Environmental science student researching microplastic content of Saint John River freshwater mussels
11/22/2019 8:57:05 AM

CaseyDoucet_Microplastics_webMount Allison environmental science student Casey Doucet is doing research in a new and environmentally important field, the study of microplastics.

Doucet, who is from Pictou County, Nova Scotia is looking at the microplastic content of freshwater mussels in the Saint John River and its tributaries. She received a Mount Allison Student Summer Research grant to carry out her work this summer.

“We are looking at their exposure to microplastics and I will try and determine what their microplastic content is,” she says.

Doucet is also looking at wastewater treatment plants and whether mussels downstream of these plants have different exposure levels.

“We know that the treatment plants are a major contributor of microplastics. We want to see the spatial distribution of microplastics in the watershed as well,” says Doucet.

Doucet’s project is part of a larger study at Mount Allison, Emerging concerns of microplastic pollution in the Saint John River watershed, that received over $184,000 in funding from Environment and Climate Change Canada (ECCC) through the Atlantic Ecosystems Initiatives program.

“As part of a research team, Casey contributes to many aspects of our project—from study design to logistics to lab procedures to data synthesis and then communication of results. This level of participation results in a high-quality learning experience,” says Geography and Environment professor, Dr. Joshua Kurek who is one of the lead researchers awarded the funding.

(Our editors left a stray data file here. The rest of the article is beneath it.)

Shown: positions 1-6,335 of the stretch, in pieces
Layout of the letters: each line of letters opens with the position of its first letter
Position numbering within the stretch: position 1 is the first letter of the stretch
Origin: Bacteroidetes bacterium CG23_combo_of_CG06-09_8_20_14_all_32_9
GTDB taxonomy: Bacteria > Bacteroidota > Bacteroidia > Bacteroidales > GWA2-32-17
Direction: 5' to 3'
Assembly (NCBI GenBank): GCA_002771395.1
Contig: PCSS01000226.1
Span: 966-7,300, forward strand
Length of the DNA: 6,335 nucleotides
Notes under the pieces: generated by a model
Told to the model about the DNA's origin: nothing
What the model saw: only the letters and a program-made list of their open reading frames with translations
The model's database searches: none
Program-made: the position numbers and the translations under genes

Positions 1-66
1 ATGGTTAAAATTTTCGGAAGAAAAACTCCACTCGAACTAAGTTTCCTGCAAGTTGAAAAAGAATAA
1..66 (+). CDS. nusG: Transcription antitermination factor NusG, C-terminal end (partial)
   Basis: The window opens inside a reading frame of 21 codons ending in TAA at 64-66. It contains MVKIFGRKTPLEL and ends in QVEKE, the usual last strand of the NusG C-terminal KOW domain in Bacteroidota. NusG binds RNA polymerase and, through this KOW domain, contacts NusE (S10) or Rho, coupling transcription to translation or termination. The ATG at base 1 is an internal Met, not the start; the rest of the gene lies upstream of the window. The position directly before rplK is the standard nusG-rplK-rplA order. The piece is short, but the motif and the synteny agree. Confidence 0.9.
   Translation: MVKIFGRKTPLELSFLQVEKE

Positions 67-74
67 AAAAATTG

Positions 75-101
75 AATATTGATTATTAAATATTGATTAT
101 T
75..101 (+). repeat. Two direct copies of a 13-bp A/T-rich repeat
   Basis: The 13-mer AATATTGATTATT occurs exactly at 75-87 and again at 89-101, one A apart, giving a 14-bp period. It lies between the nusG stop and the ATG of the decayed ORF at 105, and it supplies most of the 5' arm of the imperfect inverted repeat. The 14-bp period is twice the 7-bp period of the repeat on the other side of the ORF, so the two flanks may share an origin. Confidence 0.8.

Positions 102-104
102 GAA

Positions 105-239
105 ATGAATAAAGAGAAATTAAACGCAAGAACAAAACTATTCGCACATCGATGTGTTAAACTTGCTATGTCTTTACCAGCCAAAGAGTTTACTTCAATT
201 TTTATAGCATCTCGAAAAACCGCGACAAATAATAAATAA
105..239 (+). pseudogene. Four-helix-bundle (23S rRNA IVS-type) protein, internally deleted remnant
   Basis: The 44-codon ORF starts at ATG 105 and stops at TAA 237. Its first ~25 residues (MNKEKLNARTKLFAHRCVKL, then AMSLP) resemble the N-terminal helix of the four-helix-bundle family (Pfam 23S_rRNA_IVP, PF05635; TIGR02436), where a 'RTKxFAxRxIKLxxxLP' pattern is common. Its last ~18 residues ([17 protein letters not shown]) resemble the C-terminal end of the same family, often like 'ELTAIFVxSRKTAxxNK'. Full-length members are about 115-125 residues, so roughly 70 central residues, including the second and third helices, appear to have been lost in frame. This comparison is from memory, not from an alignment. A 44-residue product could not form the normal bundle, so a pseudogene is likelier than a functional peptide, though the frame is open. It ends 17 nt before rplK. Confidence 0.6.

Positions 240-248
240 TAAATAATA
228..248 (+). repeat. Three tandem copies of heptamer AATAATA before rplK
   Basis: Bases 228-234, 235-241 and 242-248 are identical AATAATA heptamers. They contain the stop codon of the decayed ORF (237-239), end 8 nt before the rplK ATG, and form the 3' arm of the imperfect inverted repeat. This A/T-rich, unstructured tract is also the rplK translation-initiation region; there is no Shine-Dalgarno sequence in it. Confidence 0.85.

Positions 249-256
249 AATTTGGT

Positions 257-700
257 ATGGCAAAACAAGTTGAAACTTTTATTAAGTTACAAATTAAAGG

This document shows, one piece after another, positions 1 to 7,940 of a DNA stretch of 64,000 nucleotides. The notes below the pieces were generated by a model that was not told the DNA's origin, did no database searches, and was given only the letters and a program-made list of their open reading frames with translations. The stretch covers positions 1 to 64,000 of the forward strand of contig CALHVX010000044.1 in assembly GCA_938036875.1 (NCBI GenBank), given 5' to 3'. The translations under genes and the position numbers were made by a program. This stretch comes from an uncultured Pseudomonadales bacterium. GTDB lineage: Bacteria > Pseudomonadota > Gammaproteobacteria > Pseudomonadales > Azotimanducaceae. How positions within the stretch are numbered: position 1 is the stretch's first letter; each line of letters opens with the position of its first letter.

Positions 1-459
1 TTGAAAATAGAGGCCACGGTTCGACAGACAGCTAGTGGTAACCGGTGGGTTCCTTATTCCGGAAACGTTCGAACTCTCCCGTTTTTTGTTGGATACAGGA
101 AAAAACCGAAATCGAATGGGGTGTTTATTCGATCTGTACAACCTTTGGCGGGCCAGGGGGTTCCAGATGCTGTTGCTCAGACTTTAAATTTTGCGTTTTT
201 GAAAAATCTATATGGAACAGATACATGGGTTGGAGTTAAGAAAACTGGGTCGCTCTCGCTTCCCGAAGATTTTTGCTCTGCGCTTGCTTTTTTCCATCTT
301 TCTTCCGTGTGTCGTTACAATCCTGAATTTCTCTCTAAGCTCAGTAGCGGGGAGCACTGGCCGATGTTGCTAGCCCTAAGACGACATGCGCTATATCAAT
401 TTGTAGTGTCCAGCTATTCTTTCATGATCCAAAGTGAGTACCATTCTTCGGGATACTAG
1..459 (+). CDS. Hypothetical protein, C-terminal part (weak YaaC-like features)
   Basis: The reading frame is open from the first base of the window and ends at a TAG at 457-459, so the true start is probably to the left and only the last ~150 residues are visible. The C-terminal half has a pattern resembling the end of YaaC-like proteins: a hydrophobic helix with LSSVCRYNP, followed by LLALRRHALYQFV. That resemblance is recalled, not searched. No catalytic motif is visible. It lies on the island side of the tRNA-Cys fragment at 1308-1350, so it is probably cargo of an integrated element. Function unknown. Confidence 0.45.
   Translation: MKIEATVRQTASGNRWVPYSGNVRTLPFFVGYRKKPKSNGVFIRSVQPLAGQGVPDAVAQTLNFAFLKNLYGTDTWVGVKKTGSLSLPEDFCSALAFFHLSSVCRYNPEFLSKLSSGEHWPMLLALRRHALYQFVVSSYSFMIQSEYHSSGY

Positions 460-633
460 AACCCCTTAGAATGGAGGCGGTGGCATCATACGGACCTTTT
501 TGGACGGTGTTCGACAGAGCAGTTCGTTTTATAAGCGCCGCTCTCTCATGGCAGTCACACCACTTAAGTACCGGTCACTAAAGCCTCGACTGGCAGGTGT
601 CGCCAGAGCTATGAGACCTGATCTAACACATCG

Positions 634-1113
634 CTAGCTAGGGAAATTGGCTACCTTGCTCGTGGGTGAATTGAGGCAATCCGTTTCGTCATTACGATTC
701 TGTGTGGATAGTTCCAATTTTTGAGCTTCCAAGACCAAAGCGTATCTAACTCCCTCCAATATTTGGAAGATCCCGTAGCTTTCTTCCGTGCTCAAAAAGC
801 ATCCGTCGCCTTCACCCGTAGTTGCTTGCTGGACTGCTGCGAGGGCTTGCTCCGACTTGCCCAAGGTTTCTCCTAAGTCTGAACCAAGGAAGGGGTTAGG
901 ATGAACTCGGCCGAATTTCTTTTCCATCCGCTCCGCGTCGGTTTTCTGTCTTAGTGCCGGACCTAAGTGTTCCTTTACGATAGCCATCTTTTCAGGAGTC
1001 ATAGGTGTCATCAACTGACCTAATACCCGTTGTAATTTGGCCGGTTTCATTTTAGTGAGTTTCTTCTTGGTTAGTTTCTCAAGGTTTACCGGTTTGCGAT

Doucet says other studies have already shown that mussels will take up microplastics, and because of this they were expecting to find them. What they want to know is just how much is being taken up.

“We’re more interested in seeing to what extent they are being acquired by mussels in this watershed and if the mussels could be a potential pathway for microplastics to enter the aquatic food web,” she says.

“Consequently, if there were microplastics in the mussels, and muskrats are eating them, they too are taking up the microplastics as well.”

Doucet, who is also minoring in biology, geography, and fine arts, chose to study environmental science because she had always been fascinated by nature.

“I also wanted to pursue something that I felt was meaningful,” says Doucet. “Entering a field that pertains to protecting the environment seemed like an obvious choice.”

She chose Mount Allison because as well as her concern for the environment she loves drawing and was unsure in high school whether to pursue science or fine arts.

“Mount A allowed me to do both rather than choose,” she says.

Next year, Doucet plans to continue her studies by doing a Master’s degree an environmental research.